After a year of unprecedented industrial unrest, the Colombian Government believes that it will, insofar as is relevant to the operations of its coal mining sector, not only be able to retain its ranking as the world’s fourth largest exporter-producer, but also be able to punch above its weight.
“We are going to make every effort to overcome the impact that the [labour] conflicts have had on production,” mines and energy minister, Amylkar Acosta, says. Following the opening of the Cerrejon coal mine group’s US$ 550 million, 21 million tpa Puerto Nuevo terminal, other projects by the private sector and in co-operation with the government also appear to be setting Colombia well on the way to becoming a low-cost and efficient world player.
Passing through a storm
Growing worker dissatisfaction over wages and social conditions have been fostered by remnants of the former opposition Revolutionary Armed Forces of Colombia (FARC). The movement, largely defeated by former President Alvaro Uribe, was further contained by his successor, Juan Manuel Santos. Santos gained popularity as he tracked and killed many of FARC’s former leaders, as they tried to once again unsettle the country by bringing the prominent mining sector to its knees. The FARC spread a message to the workers that the time had come for them to press for social equality. The level of protest was the highest for many years, observers said. Santos, confident he would win, countered left-wing critics: “We are passing through a storm,” he said.
In 2012, 22 workers lost their lives in strike-inspired violence, but by the end of October this year, no deaths due to worker unrest had been reported.
Over 2013, Cerrejon has so far lost one month’s production. Number two producer, Drummond, has lost 53 days in July and August. The railway linking the Cerrejon mine to the Port of Puerto Bolívar was bombed in October but the company says neither exports nor production were affected. Since then, the unrest appears to have subsided.
Who was better off?
Industrial analyst, Sofia Leon, says the FARC dissidents exploited the worker’s legitimate grievances, particularly what many observers see as Colombia’s persistent inequality, recently reported as the worst in South America. Her remarks are backed by the most recent Gini index, which rates the country at 56 (zero equals perfect equality, 100 total inequality). The minimum wage in the country has grown 83% over the last 10 years, while in Brazil it increased by 211%.
“The mining sector has been growing in importance in Colombia,” Leon says. “Workers feel it’s the right moment to demand their rights.”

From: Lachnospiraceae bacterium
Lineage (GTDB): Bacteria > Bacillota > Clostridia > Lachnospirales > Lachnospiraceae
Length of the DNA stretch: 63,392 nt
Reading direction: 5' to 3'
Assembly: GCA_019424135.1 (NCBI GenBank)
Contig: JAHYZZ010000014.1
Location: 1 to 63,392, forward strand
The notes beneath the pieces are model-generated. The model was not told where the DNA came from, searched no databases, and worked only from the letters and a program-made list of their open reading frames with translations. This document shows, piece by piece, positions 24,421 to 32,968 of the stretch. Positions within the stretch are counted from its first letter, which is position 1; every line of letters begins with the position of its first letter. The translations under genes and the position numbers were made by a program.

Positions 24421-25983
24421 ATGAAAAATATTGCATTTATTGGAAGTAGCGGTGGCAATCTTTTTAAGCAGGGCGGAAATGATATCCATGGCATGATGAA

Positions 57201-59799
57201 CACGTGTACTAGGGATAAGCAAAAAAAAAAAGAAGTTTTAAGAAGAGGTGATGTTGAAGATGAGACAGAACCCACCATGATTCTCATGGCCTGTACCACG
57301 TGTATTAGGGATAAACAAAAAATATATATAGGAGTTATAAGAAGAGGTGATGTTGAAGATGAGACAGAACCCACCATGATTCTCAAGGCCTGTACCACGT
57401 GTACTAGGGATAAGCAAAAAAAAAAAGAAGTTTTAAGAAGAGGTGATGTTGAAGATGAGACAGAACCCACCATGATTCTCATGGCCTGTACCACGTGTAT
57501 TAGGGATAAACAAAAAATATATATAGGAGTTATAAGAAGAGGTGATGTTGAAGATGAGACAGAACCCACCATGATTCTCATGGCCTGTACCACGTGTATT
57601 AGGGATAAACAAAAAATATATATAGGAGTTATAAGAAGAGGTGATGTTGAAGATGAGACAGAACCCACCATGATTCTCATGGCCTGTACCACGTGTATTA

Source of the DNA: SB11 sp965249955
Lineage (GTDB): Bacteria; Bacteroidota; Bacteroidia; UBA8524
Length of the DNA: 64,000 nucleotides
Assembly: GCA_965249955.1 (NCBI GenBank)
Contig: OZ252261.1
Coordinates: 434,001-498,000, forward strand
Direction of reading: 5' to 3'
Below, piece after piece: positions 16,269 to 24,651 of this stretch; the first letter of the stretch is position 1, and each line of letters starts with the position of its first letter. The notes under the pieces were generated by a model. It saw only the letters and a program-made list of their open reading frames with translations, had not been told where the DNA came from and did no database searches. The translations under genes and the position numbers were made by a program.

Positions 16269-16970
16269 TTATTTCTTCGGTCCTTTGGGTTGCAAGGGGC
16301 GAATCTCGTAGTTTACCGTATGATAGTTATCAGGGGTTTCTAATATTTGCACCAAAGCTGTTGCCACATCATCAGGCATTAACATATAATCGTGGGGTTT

Although the unrest in the mining sector became the prominent news story, reports about conditions in other sectors of the economy, such as agriculture, continue to raise questions about what gave the FARC dissidents their opportunity to instigate more unrest. Quoted examples indicate truck drivers in the non-mining sectors can earn US$ 2000/month, while those at Cerrejon take home US$ 80 000/year plus some bonuses. However, mining company Drummond is reported to have labelled its own 5% pay hike offer to strikers “the best ever made in the coal industry in Colombia.”
Bullish bets on 2013
Colombia has the largest identified coal resource base in South America, with a stated reserve of 6.9 billion t. The country is the world’s fourth-largest producer of export coal.
Although estimates of production over 2013 have varied, the latest report is that it will hit its target of 94 million t. However, research from international bank Morgan Stanley suggested shipments will miss this total by approximately 1.3%.
Production over the first nine months of 2013 at 60 million t was down by 11.2% on the first nine months of 2012 due to the unrest and rail disruptions. However, this does show continuing improvement over the year: at the end of Q1 it was down 21.4%. Analysts estimate that the value of coal exports over Q1 decreased by 45%, which contributed to a 9.5% drop in the value of the country’s total exports for that period.
Top-producer Cerrejon is no longer as confident as it has been over its 2013 production. The groups said in November that meeting its target of 34 million t would be more difficult than it had anticipated. The target is marginally – 600,000 t – down on actual production over 2012.
Most of Colombia’s coal goes to the US and Europe; however, the country is seeking to diversify its markets into Latin America and Asia. According to analyst, Fabio Gabrielli, Mercuria Energy Trading, Colombia is among the countries that will continue to increase production, despite the unrest and the current depressed international thermal coal prices.
Coal investors remain cautious
After the major slump of 2012, Colombia’s coal industry was close to full capacity by the end of Q1 2013 – and beginning to make itself felt in the market. With Europe oversupplied, the availability of more Colombian coal caused a depression in prices. European coal futures dropped to their lowest since the start of the 2008 financial crisis. “That they are still at the lowest level since the end of the crisis can be attributed to the return of Colombia and Mozambique to close to full capacity production,” traders say.
However, the financial community is not yet fully onboard. Investment in Colombia over the 10 years ending December 2012 was up eightfold, annual growth over the same period was 4.8% with the peso up by 52%. However, the as-yet minor ongoing labour disputes continue to make some potential investors wary. CMC Metal’s Raphael Biderman commented: “I am definitely cautious about investing in the country. It does not matter how rich a country is in resources, if it does not have a good business environment, you can forget it.”
This article first appeared in the December issue of World Coal.
Written by Barry Baxter.
Read the article online at: https://www.worldcoal.com/special-reports/16012014/weathering_the_storm_411/